Put simply, Mazzucato thinks that governments were led astray in the 1970s by claims that “governments shouldn’t try to pick winners.” In the case of the North, this means that government should wait patiently and remote communities should accept prohibitively expensive options, until someone in the private sector takes all the risk to develop an airship that can solve our problems. With this kind of leadership, Western Canadians would be speaking with an American twang, because Sir John A. MacDonald’s government would have waited for private US railways to connect the Prairies to the world economy.
Politicians may be afraid to take chances on driving new technologies because of the criticism failures may bring. After Premier Brian Peckford’s efforts to establish greenhouse cucumber production in Newfoundland failed in 1989, he was hounded from office. Mazzucato notes that more failures than successes are a reality when something new is tried, but the results can still be very positive. The US Defense Advanced Research Projects Agency (DARPA) is an example of great breakthrough successes. They pioneered the Internet, GPS and Siri, just to name a few. They also had lots of failures, but only a few successes are needed to compensate for many failures. DARPA maintains that if more than 10 percent of their projects are a success, they are being too conservative.
Unlocking northern resource development
One obvious benefit to cargo airships is their ability to support mining operations in otherwise inaccessible locations. While northern Canada has incomparable geological potential, the lack of infrastructure and long permitting processes make it prohibitively expensive for project proponents. Airships can address the high costs involved in transporting ore to market; instead of having to construct roads or railroads, ore can be transported by airship to processing facilities year-round. This saves time, money and avoids environmental complications from roads and railroads that might impact, for example, caribou migration routes. Airships are also redeployable, further enhancing their economic attractiveness (see Table 1 for a cargo airship option assessment). They could provide a key to unleashing northern Canada’s critical mineral potential.
The North is the third solitude
Although more than 70 percent of Canada’s landmass lies north of existing roads, the majority of Canadians have never visited or have plans to visit this region. They may care about the gaps in socio-economic outcomes experienced by people living in remote communities, but they have no visceral empathy or experience. This is understandable because is it so expensive and difficult to travel north of the existing road network.
The same disconnect exists in the Ottawa bubble. It might be cynical to describe the bureaucracy as uncaring and disinterested, but unless they are directly responsible for the North, scant time is spent thinking about northern issues. Transport Canada has an office tower full of staff who are paid well to develop transport solutions. In the 20 years since the topic of airships has been brought to their attention, not a single study, report or policy statement has been made regarding an airship policy for the North. Worse still, the bureaucrats in Ottawa have come up with no ideas of their own.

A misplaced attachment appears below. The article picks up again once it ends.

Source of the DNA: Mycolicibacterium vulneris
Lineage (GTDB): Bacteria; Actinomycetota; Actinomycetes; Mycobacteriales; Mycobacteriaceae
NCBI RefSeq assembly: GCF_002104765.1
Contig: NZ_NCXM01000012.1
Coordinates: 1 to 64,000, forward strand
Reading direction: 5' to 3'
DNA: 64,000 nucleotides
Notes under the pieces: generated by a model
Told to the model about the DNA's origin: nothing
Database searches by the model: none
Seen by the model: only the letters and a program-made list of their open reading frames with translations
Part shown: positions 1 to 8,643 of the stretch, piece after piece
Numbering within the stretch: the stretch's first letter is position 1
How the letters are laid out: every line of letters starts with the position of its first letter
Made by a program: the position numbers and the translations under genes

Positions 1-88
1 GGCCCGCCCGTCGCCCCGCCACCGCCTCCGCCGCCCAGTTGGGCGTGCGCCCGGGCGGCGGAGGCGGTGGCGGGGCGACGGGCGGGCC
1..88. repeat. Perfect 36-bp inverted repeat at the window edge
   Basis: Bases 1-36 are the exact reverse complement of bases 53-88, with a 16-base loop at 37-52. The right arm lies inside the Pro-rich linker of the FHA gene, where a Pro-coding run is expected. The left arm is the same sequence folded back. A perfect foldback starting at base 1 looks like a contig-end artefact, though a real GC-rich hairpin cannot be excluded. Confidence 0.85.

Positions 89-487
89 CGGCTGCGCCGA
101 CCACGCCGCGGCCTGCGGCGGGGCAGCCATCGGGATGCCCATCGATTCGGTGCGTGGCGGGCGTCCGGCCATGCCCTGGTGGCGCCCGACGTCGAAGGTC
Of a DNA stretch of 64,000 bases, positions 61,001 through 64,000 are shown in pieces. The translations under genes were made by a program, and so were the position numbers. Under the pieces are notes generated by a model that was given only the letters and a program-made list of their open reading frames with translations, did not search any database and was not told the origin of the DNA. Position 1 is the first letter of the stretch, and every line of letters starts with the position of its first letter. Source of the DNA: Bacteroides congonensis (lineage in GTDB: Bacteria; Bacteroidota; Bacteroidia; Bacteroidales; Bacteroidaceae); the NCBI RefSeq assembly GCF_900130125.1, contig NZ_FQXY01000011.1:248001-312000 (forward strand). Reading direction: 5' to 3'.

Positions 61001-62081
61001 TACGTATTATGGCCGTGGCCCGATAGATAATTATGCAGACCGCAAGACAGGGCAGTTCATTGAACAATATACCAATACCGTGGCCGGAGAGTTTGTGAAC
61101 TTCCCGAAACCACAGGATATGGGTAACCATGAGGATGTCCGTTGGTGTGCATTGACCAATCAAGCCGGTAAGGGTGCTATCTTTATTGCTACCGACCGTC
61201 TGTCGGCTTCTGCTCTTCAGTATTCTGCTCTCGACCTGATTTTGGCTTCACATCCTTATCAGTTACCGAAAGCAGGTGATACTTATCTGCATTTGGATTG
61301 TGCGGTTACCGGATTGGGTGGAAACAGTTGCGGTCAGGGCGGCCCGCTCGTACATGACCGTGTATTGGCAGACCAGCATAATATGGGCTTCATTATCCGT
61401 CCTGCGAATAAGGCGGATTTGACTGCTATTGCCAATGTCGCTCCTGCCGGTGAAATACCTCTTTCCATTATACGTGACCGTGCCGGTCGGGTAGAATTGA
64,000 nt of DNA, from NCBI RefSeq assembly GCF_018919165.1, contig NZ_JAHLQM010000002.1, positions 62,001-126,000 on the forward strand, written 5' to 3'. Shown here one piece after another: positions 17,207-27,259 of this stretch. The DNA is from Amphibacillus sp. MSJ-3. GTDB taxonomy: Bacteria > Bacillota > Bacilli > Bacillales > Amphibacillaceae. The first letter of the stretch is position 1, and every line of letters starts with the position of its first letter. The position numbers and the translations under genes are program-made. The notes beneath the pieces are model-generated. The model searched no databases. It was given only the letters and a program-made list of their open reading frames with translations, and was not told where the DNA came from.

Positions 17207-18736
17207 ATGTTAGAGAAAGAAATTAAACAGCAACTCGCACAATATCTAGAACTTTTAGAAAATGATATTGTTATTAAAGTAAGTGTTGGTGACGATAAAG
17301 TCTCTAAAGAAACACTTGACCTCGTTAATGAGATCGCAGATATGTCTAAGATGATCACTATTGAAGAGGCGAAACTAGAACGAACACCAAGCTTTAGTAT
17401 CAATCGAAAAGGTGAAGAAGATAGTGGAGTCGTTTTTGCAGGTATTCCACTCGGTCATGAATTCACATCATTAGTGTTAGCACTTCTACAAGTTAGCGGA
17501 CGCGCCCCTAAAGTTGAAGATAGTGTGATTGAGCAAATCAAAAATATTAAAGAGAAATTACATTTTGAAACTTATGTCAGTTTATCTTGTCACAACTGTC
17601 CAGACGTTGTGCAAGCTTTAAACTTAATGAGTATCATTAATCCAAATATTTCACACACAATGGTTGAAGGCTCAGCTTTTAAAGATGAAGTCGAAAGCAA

Of course, the bureaucrats point to the politicians who are not giving them direction to research airship technology. The political reason is obvious. All the votes are in the cities. In the power centres of this country, the North starts at Barrie, Ontario! The Arctic is represented by only three seats in the Canadian Parliament.
Why aren’t northerners demanding airships? Many are starting to become aware of the opportunity, but there is no clear path for the idea to reach them. Only through occasional media stories or conferences does the concept get any promotion.
As our current Prime Minister, Justin Trudeau, observes “The way to build a strong future is by both protecting the environment and creating good jobs” (Trudeau 2016). Electrically-powered cargo airships meet this criterion. They should be included in the Transport 2030 policy vision for the future of transportation in Canada.
About the author
Barry Prentice is a Professor of Supply Chain Management, at the I.H. Asper School of Business, University of Manitoba, and former Director of the Transport Institute (1996-2005). In 1999, National Transportation Week named him Manitoba Transportation Person of the Year. He was instrumental in founding a new Department of Supply Chain Management (SCM) at the I. H. Asper School of Business in 2003 that now offers undergraduate and graduate degrees in this field. In 2009, Dr. Prentice was made an Honourary Life Member of the Canadian Transportation Research Forum. Since 2015, he is a Fellow in Transportation at the Northern Policy Institute.
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Mazzucato, Mariana. 2015. The Entrepreneurial State: Debunking Public vs. Private Sector Myths. PublicAffairs; Revised edition.
Ratcliffe, Susan, ed. 2016. Oxford Essential Quotations (4 ed.) Oxford University Press.
Transport Canada. 2016. Transportation 2030: A Strategic Plan for the Future of Transportation in Canada. Transport Canada. Available at https://tc.canada.ca/en/initiatives/transportation-2030-strategic-plan-future-transportation-canada.
Trudeau, Justin. 2016. “Statements by Members.” Hansard, 118 (November 30). Available at https://www.ourcommons.ca/DocumentViewer/en/42-1/house/sitting-118/hansard.
 Most Asian countries and Australia have no restriction on the use of hydrogen in airships.